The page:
Fecamp – Tips


Getting There

Getting to Fecamp requires your own transportation. There is a railway station, but the majority of arrivals/departures is done via bus which can take a long time. There is an occasional train, but it only goes as far as Bréauté-Beuzeville, and from there you need to change to the Paris-Le Havre rail line.

There are no motorways accessing Fecamp. You will need to get off the A29/E44 and rive some 50 kilometres inland, or go to Le Havre on the A13 from Paris and drive along the coast.

By Car
By Train
CalaisA16, A28, A29, D9262:30 hoursVia Paris (by TGV), Breaute and then bus:
6 hours
ParisA13, through Rouen, N338, A150, A29, D926 2:20 hoursvia Breaute (then bus):
3 hours
DieppeD925 (very scenic road)1 hourvia Rouen and then Breaute (then bus):
2:45 hours
Le HavreD32, D489, D9250:45 hourvia Breaute (then bus):
1 hour
CherbourgN13, A13, A29, D10 and D9252:30 hoursvia Paris and Breaute (then bus):
7 hours
Marseillesvia Paris: A7, A6, A13, through Rouen, N338, A150, A29, D926 9:20 hoursvia Paris (TGV) and Breaute (then bus):
7:30 hours

Air: There is no airport, for international flight you’ll need to go to Paris or Beauvais, though Deauville does have a few international ones.

Ferry: No ferries from Fecamp, the closests ones are from Le Havre and Dieppe.

Bus: There are several long distance bus operators going to this city from different cities in France (and Europe). Click on one of the links below to see which departure city is covered.

Flixbus Logo Flixbus
Ouibus logo Ouibus

Within Fecamp

There is virtually no good pubic transportation system in Fecamp. There are a few buses, but most people once in Fecamp tend to walk. The roads are pretty badly maintained and often there are traffic jams. So, go by foot.

If you have arrived by car there usually can be found a parking spot, and they are all free. Unless it’s Saturday morning when the farmer’s market is in full swing.


We are in France after all, so you will find plenty if good, or at least decent, places to eat. The vast majority are concentrated along the sea and harbour side. Along the main two quai you will find a plethora of restaurants.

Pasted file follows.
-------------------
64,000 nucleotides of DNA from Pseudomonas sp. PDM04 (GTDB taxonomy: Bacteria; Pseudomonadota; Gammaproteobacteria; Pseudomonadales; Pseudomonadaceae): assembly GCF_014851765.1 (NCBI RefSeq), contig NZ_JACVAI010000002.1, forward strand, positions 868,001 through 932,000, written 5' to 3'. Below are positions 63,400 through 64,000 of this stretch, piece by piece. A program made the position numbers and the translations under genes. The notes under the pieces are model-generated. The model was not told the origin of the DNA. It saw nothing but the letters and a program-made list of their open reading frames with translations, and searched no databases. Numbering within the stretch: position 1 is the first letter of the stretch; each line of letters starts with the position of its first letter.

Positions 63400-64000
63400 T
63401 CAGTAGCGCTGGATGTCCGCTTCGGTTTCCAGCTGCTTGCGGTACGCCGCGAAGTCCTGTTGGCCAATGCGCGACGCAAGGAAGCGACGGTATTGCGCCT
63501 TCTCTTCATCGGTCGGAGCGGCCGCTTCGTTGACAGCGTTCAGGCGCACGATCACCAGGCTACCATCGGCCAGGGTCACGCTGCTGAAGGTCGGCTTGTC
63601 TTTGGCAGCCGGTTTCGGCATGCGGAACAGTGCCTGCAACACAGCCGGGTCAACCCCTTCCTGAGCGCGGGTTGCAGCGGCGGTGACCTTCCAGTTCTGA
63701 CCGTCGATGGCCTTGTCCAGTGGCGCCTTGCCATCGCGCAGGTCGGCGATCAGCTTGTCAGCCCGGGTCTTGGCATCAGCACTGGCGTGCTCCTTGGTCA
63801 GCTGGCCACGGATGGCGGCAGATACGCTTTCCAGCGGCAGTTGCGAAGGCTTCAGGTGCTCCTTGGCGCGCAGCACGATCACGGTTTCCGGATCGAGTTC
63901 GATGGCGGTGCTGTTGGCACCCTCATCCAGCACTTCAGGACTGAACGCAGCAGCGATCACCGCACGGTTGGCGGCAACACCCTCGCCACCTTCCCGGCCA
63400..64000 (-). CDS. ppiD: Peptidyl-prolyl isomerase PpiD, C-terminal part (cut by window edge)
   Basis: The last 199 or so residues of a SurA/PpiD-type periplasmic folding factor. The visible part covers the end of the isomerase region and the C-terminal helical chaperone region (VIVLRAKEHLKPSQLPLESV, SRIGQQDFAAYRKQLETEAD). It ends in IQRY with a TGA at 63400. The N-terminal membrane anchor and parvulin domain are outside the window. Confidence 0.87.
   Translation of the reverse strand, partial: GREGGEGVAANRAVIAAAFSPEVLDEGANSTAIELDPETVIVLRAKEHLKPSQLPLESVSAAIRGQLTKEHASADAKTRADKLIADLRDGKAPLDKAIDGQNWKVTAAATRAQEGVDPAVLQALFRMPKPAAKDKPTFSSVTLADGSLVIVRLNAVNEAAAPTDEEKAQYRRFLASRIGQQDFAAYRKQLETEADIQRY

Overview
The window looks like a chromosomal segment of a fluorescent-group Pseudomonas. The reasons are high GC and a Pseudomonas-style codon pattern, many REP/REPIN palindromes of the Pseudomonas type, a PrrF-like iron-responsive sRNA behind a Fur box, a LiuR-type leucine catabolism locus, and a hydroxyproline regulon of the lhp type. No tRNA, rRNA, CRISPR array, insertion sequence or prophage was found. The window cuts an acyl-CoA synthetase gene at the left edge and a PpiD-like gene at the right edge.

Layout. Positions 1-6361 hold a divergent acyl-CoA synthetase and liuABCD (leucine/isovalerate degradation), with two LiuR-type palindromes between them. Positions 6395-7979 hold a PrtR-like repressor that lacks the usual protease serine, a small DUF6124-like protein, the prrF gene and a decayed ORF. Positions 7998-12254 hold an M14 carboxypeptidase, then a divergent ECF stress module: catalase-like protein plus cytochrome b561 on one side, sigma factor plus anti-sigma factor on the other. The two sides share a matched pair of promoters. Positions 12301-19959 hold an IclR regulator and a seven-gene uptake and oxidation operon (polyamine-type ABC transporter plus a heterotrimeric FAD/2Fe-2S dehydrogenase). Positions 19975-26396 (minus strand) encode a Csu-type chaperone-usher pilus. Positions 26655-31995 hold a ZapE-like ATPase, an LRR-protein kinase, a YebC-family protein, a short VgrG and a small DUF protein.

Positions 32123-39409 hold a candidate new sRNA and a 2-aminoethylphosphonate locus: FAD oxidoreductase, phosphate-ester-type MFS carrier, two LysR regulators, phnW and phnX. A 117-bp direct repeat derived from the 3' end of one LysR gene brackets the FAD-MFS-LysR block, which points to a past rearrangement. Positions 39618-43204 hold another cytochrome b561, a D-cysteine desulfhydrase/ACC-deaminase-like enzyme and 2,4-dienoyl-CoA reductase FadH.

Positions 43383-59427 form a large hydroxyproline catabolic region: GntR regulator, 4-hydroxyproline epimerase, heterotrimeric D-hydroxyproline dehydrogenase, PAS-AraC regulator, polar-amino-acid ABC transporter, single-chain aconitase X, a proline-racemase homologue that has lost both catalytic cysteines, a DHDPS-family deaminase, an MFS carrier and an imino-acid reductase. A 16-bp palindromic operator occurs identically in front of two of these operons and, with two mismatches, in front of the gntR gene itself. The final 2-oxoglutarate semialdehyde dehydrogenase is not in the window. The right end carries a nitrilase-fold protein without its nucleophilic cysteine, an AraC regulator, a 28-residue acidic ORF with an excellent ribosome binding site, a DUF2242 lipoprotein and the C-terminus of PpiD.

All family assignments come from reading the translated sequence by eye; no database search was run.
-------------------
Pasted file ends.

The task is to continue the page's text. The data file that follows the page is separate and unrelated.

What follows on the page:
One of the best places, even within Normandy, is the Le Vicompte and the Barbican. These are very small restaurants, with a different, 2 choices menu (and no a-la-carte), and some of the best food ever. But you really need to reserve a table since it’s very popular. Vicompte offers traditional French food, as does the Barbican, but the Barbican also offer one of the very best Fish & Chips to be found anywhere (the chef, Tony, is British).


Fecamp does not see many tourists that stay the night, so there is little demand for accommodation.

Things To See

  • Foremost on your list should be the Benedictine Palace, the factory and museum where they make the Benedictine liqueur.
    Click here to read more about it
  • The Fisheries Museum is worth a visit if only for its incredible view. But the museum is also interesting and well laid out. Click here to read more about this museum.
    View from the top floor of the Fisheries Museum in Fecamp

  • The cliffs of Fecamp for its sights of Fecamp and the cliffs, and for the immense WWII bunker complex (During the summertime the bunker can be visited but only with a guide. If you are interested, you will need to contact the tourist office for a reservation. The phone number is: +33 (0) 2 35 28 51 01. Click here to access their web site).
    It’s the place to be when there is a sailing competition:
    Sailing competition of Fecamp

  • Visit the very long Trinity Abbey (next to City Hall). Click here to read our review.
    Trinity Abbey entrance in Fecamp

  • If you are there towards the end of November, the Herring Festival should not be missed.
    Click here to read more about it.
  • Gamble at the small beach casino

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